In the next 3/4 of a second I processed a lot of information as my brain was going over my options...these two did not discus what was taking place or even make eye contact for that matter, the lady I was now in front of was too busy to have even noticed me, the staff member that had delivered me was on her way back to her till and would surely be attending to the next person in line before she even reached her computer screen, my luggage was already tagged and ready to go, I had nothing to loose but my hundred bucks that I was about to depart with anyways, move your feet Gary, go, do it, this will work but you have to go NOW, GO, WALK DAMMIT...I grabbed my bags and very confidently strolled past the check in counters and on towards the next line up for the security check. I did not look back and just kept praying that I would not receive a tap on the shoulder and a finger in the face...three minutes later my bags had cleared the security process and I was on my way to Australia, with an additional 100 to spend on post race drinks!
Anyone who has flown to Australia knows what a painful process it can be, anyone who has flown on an Aeropoints booking knows that it can be even worse. My flight was at the mercy of availability and I had over 34 hours of travel ahead of me!
I hardly slept during the day and a half, but I did manage to get drunk in L.A. during my six hour stopover, and they do serve free alcohol on international, so I did enjoy a section of the flights. I arrived in Mackay, Australia completely exhausted but thankful that Megan, Nick and Megan's parent's Ivan and Valerie were there to greet me. We would be staying at their home for a few days before the race began. Mark flew up from Sydney later that day and we had a wonderful dinner compliments of our hosts.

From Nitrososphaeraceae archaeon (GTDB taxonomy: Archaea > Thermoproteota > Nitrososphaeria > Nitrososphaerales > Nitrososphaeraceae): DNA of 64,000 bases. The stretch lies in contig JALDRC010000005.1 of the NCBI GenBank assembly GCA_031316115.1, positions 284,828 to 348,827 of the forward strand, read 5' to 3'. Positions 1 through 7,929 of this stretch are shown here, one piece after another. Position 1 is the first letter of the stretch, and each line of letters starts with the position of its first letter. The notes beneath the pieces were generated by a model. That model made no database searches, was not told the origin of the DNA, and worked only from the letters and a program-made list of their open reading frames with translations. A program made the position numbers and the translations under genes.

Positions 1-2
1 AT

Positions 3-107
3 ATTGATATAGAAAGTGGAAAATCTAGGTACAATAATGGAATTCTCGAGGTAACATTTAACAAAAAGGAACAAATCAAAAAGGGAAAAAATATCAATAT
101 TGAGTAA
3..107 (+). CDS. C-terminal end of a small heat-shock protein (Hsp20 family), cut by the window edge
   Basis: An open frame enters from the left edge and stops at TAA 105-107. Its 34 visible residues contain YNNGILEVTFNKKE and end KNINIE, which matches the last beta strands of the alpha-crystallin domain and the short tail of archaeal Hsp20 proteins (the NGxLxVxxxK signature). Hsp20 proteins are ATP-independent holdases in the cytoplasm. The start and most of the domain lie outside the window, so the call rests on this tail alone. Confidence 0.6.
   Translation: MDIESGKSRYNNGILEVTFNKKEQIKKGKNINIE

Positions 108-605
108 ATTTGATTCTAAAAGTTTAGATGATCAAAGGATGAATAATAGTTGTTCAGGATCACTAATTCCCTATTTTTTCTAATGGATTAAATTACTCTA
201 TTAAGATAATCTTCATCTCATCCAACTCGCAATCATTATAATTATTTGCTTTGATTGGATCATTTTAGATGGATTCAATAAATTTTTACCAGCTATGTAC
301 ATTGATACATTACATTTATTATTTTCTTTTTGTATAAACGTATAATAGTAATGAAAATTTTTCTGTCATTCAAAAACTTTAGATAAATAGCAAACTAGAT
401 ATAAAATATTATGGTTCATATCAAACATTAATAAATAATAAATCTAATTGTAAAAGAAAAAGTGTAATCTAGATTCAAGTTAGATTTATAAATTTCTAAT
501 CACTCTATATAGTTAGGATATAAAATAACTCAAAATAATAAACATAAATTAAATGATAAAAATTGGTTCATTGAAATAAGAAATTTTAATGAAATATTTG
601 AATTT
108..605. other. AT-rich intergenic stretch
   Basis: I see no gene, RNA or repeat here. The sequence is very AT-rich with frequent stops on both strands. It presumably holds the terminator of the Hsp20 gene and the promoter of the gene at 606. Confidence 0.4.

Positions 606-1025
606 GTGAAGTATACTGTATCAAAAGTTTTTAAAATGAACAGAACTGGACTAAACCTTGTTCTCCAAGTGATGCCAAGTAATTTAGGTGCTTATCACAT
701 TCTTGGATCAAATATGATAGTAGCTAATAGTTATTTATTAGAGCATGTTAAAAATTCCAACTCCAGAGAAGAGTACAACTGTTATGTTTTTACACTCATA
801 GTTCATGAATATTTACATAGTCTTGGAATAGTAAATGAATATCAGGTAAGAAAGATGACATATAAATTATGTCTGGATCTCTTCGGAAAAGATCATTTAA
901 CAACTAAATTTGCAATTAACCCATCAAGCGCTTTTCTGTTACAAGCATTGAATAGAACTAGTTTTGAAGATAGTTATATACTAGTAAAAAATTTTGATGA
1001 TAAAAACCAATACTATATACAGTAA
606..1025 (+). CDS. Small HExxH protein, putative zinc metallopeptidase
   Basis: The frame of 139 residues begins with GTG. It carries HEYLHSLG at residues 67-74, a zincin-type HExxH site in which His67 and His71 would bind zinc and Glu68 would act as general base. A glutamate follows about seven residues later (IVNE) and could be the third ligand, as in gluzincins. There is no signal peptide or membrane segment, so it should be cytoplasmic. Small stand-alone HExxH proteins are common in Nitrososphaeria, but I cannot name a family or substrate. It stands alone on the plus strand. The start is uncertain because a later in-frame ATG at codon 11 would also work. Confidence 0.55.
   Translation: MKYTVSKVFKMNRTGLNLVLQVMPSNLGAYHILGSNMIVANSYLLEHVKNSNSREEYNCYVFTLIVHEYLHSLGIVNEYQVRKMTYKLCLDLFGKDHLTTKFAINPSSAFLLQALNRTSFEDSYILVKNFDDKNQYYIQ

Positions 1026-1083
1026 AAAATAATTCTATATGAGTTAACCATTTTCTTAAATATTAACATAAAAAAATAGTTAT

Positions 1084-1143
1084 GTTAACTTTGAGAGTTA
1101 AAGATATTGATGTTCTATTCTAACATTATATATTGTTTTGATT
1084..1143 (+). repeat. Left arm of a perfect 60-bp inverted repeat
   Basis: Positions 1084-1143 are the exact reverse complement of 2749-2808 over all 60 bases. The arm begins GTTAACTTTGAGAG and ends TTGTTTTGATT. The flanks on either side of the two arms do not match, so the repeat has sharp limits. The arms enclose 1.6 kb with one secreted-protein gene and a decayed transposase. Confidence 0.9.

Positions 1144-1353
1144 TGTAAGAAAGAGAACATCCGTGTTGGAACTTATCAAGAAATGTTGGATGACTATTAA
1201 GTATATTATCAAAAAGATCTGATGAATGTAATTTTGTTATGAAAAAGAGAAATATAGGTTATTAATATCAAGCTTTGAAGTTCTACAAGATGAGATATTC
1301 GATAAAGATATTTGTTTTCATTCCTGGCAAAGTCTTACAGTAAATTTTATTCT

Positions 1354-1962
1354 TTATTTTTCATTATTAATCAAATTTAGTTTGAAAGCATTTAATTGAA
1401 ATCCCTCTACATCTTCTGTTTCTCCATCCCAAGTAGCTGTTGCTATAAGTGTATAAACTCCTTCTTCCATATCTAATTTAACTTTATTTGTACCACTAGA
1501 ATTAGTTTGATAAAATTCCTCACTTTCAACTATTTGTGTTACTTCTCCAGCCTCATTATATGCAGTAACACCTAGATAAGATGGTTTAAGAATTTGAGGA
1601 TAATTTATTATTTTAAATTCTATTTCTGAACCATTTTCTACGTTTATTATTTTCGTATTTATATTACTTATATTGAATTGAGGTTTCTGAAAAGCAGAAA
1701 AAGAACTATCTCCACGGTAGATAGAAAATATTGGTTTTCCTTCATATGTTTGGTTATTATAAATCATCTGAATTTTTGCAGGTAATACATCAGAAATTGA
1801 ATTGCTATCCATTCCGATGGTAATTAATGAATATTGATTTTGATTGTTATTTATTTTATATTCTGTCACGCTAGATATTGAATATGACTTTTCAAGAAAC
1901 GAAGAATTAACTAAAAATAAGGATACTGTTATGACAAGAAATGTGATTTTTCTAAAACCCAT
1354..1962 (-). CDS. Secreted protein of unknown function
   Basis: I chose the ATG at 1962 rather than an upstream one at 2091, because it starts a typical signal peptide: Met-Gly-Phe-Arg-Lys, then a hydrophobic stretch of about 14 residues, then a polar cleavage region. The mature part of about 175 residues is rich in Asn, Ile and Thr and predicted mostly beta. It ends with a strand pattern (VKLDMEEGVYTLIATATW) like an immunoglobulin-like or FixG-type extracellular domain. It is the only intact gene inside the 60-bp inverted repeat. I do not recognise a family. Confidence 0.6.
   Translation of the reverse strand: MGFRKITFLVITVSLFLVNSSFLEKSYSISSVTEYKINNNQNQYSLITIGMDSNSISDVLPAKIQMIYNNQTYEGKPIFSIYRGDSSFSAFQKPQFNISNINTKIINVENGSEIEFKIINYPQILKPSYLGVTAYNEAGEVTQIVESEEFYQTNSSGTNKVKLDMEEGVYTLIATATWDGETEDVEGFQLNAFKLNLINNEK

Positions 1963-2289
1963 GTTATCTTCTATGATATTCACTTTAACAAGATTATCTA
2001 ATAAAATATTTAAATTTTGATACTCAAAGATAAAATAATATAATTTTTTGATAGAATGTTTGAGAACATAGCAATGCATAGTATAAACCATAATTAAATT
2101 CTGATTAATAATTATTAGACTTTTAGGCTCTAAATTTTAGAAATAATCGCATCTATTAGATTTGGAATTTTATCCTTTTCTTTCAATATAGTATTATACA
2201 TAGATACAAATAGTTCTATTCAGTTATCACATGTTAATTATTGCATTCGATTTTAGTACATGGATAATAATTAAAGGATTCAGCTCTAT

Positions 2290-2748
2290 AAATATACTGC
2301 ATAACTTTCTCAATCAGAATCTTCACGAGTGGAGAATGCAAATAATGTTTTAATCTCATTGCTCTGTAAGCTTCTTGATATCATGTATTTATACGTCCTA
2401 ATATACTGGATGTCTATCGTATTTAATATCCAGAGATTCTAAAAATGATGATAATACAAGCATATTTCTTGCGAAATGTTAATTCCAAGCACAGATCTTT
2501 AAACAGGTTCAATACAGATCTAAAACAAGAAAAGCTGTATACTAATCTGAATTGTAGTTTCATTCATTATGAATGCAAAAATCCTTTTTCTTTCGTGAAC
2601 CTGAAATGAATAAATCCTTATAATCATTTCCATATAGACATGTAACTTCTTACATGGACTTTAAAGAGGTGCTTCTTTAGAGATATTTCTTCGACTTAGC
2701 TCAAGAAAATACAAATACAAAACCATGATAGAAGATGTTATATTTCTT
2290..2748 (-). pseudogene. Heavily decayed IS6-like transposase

I slept a lot in the days leading up to our departure from Mackay for Airlie Beach, (a two hour drive away) and thankfully my teammates, which included Ivan and Valerie picked up my slack. We spent an extra night at The Rose's to get a proper nights rest and avoid the inevitable race headquarter chaos.
Somehow between the time I departed Vancouver and the actual start of XPD my right foot had healed itself, I mean completely, 100%. I was two days into the race before I even thought about it again. This was easily the most serious injury of the year for me, a shooting pain through the outside of my right mid-foot that had me seriously contemplating x-rays. For fourteen days it plagued and worried me and no matter what I tried I could not get over it, yet somehow after sitting upright for 34 hours the pain was now gone? I wasn't complaining, just seriously confused...still am?
For XPD they had decided to change things up a little. With most expedition adventure races you get your maps and logistical schedule about 24 hours prior to the race start, however for this race they were only going to issue us portions of the race in three stages. We had but access to the information that would take us through the first 130km of this 800km race...and they expected us to pack all of our boxes with our food for 7-10 days and gear including batteries for lights (it was Winter in OZ and we had 12hr of darkness!) and shoes and clothes! This was seriously stressful until we all agreed that every other team was going through the same thing. We were informed that we would see our bike box more than anything else, however there were strict weight restrictions on each box and at 'weigh in' every team member lost some form of food and supplies.
The main benefit to this entire process is that we were done plotting our maps in a matter of minutes versus hours, and I had by far the best pre-expedition sleep of my short racing career!
Kinda like what I'm gonna do right now...